Patient prevented Leeds hospital bombing by 'talking down' terrorist, court told

A bomb disposal unit at St James's Hospital, Leeds, where patients and staff were evacuated from some parts of the building following the discovery of a suspicious package outside the Gledhow Wing, which houses the majority of its maternity services including the delivery suite. A 27-year-old man from Leeds has been arrested in connection with the matter.Picture date: Friday January 20, 2023. BEN LACK PA
A bomb disposal unit was called to St James's Hospital, Leeds, on 20 January. Credit: PA / Ben Lack

A “self-radicalised, lone wolf terrorist” who planned to blow up the hospital where he worked was "talked down" by a patient, a trial has heard.

Mohammad Farooq, 28, is accused of plotting a terror attack at St James's Hospital in Leeds, as well as RAF Menwith Hill in North Yorkshire.

Prosecutors at Sheffield Crown Court say Farooq, a clinical support worker, wanted to "kill as many nurses as possible" before he was arrested with a pressure cooker bomb outside the hospital's Gledhow Wing in the early hours of 20 January 2023.

The court was told Farooq planned to detonate the bomb before attacking survivors with knives. He intended to use an imitation firearm to incite police to shoot him dead to "seek his own martyrdom".

Opening the trial on Monday, Jonathan Sandiford KC said Farooq had immersed himself in an “extremist Islamic ideology” and that his “plan A” had been to attack RAF Menwith Hill, a base used by the United States.

“When he thought that was not possible, his ‘plan B’ was to attack St James Hospital, a softer and less well-protected target than a military base,” Mr Sandiford said.

Farooq was arrested outside St James's Hospital. Credit: PA

The court was told Farooq's “secondary motive” for targeting the hospital was a grievance against several of his former colleagues.

Mr Sandiford said “two pieces of good fortune intervened” to stop the attack.

The first was that a bomb threat he sent in a text to an off-duty nurse in order to lure people to the car park where he was waiting with the bomb was not seen for almost an hour, and the full-scale evacuation he had hoped for did not happen.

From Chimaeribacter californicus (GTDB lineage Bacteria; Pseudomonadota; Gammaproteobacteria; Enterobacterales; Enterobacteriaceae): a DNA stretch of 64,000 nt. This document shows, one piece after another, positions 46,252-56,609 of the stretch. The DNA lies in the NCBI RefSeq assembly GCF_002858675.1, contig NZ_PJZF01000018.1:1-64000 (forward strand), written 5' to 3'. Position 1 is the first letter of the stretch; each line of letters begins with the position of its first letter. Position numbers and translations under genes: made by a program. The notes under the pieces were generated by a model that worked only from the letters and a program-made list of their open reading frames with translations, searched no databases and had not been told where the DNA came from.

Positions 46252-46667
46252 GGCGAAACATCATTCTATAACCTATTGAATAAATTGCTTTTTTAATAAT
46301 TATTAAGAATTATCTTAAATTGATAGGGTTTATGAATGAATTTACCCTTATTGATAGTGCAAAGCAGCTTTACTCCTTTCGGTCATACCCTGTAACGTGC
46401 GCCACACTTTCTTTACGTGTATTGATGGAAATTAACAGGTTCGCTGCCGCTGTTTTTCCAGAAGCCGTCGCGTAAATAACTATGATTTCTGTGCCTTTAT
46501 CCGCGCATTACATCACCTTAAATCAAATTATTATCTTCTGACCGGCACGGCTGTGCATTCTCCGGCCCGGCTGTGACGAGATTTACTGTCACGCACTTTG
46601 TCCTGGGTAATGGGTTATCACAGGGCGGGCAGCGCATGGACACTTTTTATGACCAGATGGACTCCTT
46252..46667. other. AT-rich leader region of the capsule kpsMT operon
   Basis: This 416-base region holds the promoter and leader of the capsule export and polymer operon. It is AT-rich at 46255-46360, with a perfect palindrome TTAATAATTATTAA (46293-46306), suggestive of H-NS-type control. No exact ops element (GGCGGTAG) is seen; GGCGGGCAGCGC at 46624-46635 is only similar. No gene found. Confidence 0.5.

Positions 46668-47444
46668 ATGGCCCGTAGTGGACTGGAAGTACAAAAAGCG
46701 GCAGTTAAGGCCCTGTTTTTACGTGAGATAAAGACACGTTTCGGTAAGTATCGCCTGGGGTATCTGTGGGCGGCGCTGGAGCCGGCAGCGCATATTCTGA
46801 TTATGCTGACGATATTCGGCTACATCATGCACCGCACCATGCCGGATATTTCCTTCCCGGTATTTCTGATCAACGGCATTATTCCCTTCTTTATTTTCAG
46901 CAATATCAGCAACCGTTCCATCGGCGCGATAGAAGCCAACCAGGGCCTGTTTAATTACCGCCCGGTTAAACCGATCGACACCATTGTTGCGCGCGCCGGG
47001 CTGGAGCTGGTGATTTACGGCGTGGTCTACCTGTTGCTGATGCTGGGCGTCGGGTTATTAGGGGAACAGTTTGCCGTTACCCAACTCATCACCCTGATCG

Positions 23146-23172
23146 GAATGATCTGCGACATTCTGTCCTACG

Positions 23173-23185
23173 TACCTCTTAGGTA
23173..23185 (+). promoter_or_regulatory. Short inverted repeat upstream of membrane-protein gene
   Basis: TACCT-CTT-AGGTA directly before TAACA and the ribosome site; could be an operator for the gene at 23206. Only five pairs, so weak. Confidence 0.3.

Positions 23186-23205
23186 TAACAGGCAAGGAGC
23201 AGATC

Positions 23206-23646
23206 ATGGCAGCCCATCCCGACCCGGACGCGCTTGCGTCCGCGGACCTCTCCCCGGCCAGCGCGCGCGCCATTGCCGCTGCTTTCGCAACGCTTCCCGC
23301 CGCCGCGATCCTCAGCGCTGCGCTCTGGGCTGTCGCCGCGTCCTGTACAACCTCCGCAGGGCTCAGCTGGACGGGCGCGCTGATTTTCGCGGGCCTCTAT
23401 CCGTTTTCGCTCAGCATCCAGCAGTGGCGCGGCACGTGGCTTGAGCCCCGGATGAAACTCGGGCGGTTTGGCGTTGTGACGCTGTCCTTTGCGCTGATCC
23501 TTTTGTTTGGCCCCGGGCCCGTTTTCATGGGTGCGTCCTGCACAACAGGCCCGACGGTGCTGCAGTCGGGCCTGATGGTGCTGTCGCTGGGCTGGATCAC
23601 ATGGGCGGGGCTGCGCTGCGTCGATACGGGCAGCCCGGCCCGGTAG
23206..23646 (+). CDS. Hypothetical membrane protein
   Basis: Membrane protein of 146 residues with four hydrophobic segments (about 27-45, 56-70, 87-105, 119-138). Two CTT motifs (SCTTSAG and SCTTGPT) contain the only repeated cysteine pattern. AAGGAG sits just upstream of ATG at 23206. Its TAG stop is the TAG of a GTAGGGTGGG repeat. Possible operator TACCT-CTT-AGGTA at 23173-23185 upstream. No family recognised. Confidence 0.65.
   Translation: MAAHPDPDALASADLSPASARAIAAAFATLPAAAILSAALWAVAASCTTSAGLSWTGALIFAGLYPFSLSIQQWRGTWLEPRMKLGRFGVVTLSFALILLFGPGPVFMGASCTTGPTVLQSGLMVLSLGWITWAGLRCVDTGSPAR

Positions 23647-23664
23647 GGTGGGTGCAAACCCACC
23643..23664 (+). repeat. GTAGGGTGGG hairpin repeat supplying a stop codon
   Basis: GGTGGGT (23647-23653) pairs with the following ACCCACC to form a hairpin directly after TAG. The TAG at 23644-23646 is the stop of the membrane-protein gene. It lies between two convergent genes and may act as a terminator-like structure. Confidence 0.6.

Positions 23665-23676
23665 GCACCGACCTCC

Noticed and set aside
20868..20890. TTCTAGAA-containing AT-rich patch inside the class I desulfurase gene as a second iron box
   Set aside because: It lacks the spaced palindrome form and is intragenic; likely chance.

The prosecutor said Farooq left but returned shortly afterwards with a new plan to wait in a hospital cafe for a staff shift change and detonate his device.

But Mr Sandiford told the court that “luck intervened again” because patient Nathan Newby was standing outside the hospital having a cigarette and “noticed the defendant”.

He said: “Mr Newby realised something was amiss and began to talk to him instead of walking away.

“That simple act of kindness almost certainly saved many lives that night because, as the defendant was later to tell the police officers who arrested him, Mr Newby succeeded in ‘talking him down’.”

Mr Sandiford said the defendant told Mr Newby about his plan to take the bomb into the hospital and “kill as many nurses as possible”.

He said: “Mr Newby stayed with the defendant, keeping him engaged and calm.

“Mr Newby also persuaded the defendant to move away from the main entrance to a seating area so that the IED was as far away from the building as it was possible to go.”

Jurors heard Farooq then handed his phone over to Mr Newby to ring the police.

The defendant was arrested by officers who found the “viable” pressure cooker bomb had just under 10 kilograms of low explosive.

He also had, with him or in his car, two knives, black tape and a blank-firing, imitation firearm.

An investigation found Farooq had become self-radicalised by accessing extremist material and propaganda online.

“That consisted mainly of material published by Islamic State, al Qaida, videos on TikTok and lectures by Anwar Al-Awlaki, the Yemeni-American radical preacher,” Mr Sandiford said.

The court heard he had also obtained bomb-making instructions in a magazine published by al Qaida to encourage lone wolf terrorist attacks against the west.

The prosecutor said RAF Menwith Hill had been designated as a target by so-called Islamic State because it was believed the base had been used to co-ordinate drone strikes against terrorists.

Movements of the defendant’s mobile phone and car showed that he made at least two visits to the locality of Menwith Hill in the 10 days leading up to his arrest, jurors were told.

The court heard Farooq has admitted firearms offences, possessing an explosive substance with intent and having a document likely to be useful to a person preparing or committing an act of terrorism.

He denies preparing acts of terrorism. Mr Sandiford said the defendant admits intending to attack St James Hospital but denies any intention to attack Menwith Hill.

The trial continues.

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